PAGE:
In this State, a married woman holds as her separate property whatever she possessed before marriage, and whatever comes to her after marriage, unless purchased by the husband's money or coming from him so as to defraud his creditors, Acts of 1855, c. 117; and has all the usual rights of a single woman as to it, R. S. c. 115, $ 82; Acts of 1855, c. 120; but cannot convey property received through the husband or his relatives unless he join. Acts of 1856, c. 250. Her property is alone liable for her debts before marriage. Acts of 1852, c. 291. Although under twenty-one years, she is of full age. Id. There are provisions as to a married woman being administratrix, or executrix, R. S. c. 106, $ 35; guardian, R. S. c. 110, $ 24; insane, id. c. 112, $ 1; Acts of 1853, c. 6; whose husband is under guardianship, Acts of 1853, c. 33; and the homestead, to the value of $500, is not liable for his debts, and goes to his widow and minor children. Acts of 1850, c. 207. Real estate may be conveyed to a wife by her husband as security for a bona fide debt, and this may be conveyed by her without his being joined in the deed. Acts and Resolves, 1863, c. 214. Letters of administration may be granted on her estate, and all debts contracted for her benefit shall be paid by her executor and allowed him. She may engage in trade on her own account, and any contract made by her is valid, and her property is liable to execution for her debts, his property is exempt in any such case, unless he were a party to the contract. Id. c. 77, 148; Acts of 1866, c. 52. A homestead not exceeding in value $500 is exempted from execution. R. S. p. 502.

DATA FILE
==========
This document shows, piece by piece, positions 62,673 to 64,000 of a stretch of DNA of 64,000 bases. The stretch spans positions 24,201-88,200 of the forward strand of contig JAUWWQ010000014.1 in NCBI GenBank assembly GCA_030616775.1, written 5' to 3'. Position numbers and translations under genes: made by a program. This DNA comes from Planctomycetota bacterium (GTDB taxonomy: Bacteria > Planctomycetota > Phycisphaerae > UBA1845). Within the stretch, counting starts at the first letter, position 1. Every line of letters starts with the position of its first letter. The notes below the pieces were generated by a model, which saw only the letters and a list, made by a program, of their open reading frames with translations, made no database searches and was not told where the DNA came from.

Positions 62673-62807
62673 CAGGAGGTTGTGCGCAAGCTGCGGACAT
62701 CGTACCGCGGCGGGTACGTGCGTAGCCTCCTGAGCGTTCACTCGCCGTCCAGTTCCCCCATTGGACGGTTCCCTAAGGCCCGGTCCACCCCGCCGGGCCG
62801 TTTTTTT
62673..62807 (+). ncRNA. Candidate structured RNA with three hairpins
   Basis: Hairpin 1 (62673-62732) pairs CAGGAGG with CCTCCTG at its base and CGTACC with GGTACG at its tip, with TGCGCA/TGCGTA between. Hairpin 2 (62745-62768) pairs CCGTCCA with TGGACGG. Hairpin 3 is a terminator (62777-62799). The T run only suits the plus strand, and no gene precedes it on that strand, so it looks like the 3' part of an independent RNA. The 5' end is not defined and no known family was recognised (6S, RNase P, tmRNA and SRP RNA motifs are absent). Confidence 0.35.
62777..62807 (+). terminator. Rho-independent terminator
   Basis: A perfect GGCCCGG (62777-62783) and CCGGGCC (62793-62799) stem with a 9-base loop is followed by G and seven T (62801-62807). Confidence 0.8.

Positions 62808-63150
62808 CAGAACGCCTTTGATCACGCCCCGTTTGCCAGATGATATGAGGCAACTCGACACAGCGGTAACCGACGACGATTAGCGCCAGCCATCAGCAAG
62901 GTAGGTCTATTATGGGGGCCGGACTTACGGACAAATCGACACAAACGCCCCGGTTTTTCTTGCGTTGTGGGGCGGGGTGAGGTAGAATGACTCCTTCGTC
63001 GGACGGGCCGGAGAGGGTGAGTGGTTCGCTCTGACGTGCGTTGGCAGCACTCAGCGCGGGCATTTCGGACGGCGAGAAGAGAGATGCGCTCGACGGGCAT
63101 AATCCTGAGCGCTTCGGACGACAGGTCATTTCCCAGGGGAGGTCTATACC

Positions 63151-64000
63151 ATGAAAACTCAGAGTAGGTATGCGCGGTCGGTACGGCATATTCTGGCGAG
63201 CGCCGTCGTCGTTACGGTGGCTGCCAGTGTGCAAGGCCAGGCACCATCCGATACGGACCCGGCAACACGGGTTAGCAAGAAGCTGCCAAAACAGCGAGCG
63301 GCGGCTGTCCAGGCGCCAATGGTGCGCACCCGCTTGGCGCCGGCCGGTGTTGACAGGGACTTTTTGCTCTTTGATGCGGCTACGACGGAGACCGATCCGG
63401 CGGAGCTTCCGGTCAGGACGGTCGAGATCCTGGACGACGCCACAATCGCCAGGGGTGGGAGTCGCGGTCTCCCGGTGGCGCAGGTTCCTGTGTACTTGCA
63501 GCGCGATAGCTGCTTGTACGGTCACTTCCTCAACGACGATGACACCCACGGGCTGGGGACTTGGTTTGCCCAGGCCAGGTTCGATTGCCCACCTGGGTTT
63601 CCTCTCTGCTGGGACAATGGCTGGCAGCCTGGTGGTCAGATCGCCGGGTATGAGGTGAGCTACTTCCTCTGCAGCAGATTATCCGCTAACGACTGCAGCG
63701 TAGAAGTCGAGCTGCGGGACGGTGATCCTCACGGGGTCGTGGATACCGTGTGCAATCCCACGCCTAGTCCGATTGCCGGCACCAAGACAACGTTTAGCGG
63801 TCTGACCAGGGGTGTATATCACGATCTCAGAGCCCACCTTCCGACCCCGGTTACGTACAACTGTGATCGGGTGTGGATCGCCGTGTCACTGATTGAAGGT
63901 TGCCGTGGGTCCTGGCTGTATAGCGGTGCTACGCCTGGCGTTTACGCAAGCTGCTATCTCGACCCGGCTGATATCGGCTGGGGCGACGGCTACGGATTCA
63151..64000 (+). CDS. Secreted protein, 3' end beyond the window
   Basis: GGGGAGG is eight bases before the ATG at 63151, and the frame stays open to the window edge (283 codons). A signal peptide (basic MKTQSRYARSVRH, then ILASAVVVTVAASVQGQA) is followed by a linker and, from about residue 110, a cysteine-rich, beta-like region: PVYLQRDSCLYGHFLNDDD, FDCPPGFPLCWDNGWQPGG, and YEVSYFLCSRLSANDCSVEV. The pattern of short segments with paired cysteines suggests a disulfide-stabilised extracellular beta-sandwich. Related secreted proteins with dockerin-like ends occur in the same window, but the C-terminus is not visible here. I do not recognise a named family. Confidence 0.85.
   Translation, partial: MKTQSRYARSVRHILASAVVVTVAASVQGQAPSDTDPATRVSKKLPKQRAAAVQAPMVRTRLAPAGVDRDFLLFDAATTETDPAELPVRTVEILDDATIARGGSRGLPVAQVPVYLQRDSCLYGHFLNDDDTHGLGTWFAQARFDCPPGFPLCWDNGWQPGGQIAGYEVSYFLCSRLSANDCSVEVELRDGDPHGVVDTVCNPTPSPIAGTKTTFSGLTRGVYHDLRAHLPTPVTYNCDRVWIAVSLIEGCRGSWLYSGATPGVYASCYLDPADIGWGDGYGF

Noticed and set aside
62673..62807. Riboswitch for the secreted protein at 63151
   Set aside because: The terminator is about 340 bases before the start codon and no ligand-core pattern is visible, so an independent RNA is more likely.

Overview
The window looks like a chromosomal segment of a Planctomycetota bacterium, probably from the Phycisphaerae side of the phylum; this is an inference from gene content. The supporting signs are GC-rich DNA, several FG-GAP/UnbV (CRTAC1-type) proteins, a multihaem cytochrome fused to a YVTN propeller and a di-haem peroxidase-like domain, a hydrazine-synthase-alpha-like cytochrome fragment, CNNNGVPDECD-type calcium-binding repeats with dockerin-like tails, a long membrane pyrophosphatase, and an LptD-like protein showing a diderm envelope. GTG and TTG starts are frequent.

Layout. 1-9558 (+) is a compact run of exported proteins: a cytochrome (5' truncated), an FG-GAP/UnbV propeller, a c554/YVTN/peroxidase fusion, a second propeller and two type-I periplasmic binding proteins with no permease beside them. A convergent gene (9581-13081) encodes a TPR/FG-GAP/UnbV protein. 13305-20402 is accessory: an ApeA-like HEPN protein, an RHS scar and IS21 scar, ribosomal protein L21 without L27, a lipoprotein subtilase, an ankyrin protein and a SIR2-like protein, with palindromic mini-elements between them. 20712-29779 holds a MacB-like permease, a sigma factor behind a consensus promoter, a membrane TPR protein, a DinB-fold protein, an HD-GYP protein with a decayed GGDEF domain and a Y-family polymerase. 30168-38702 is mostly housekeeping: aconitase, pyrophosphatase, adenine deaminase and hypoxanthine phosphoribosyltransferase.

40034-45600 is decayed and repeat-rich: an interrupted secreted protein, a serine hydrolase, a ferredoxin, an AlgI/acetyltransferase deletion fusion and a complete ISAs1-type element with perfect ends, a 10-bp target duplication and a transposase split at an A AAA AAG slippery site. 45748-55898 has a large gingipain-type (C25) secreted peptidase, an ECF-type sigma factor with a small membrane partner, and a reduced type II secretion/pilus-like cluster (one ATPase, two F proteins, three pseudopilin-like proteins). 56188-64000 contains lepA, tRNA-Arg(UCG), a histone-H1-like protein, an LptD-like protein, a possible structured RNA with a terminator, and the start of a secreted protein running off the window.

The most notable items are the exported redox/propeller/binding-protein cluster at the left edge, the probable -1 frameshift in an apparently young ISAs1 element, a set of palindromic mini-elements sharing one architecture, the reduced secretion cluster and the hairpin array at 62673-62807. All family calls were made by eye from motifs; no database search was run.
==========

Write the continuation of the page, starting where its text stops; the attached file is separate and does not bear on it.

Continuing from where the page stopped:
In this State, if a married infant unite with her husband in a conveyance to release dower, courts of equity may declare it valid if equitable. Dorsey, Laws of Md.; Public Acts of 1832, c. 302, § 7. She cannot be executrix or administratrix unless her husband give a bond. Id.; Public Acts of 1798, c. 101, Sub. c. 4, § 8. Her choses in action, at her death, become her husband's without his taking out letters of administration. Id.; Sub. c. 5, $ 8. An alien wife of a citizen husband residing in the United States has her dower, and may hold lands by purchase and transfer the same as if a citizen. Id.; Public Acts of 1813, c. 100. Any devise or bequest to her is construed to be in bar of her dower, unless otherwise expressed Id.; Public Acts of 1798, c. 101, Sub. c. 13, SS 1, 3. Insurance on life is secured to her, if the premium do not exceed $300. Public Acts of 1840, c. 212. Her receipt for money deposited before her marriage in any bank, is valid, if no creditor of the husband has previously attached it. Public Acts of 1853, c. 335. Married woman may make a will with consent of her husband subscribed if she have been examined apart; not to apply to property acquired after the adoption of this code. Code 1860, p. 686. Her property belonging to her at marriage or acquired during coverture is not liable for his debts, but she holds it for her separate use the same as if sole. She may convey by joining with her husband. Property passing from him to her after coverture if in fraud of creditors is void. If she die intestate leaving children, he has a life-estate in both real and personal property; but if she leave no children his life estate in her real and personal property vests in him absolutely. Code 1860, p. 325, SS 1, 2, 7. It is not necessary for her to have a trustee to secure the separate use of her property, but she may make one by joining to a deed with her husband. When there is none she may sue by her next friend. Id. 325, § 14. She has dower in lands held by equitable title of her husband. If he be convicted of bigamy she is at once endowed of one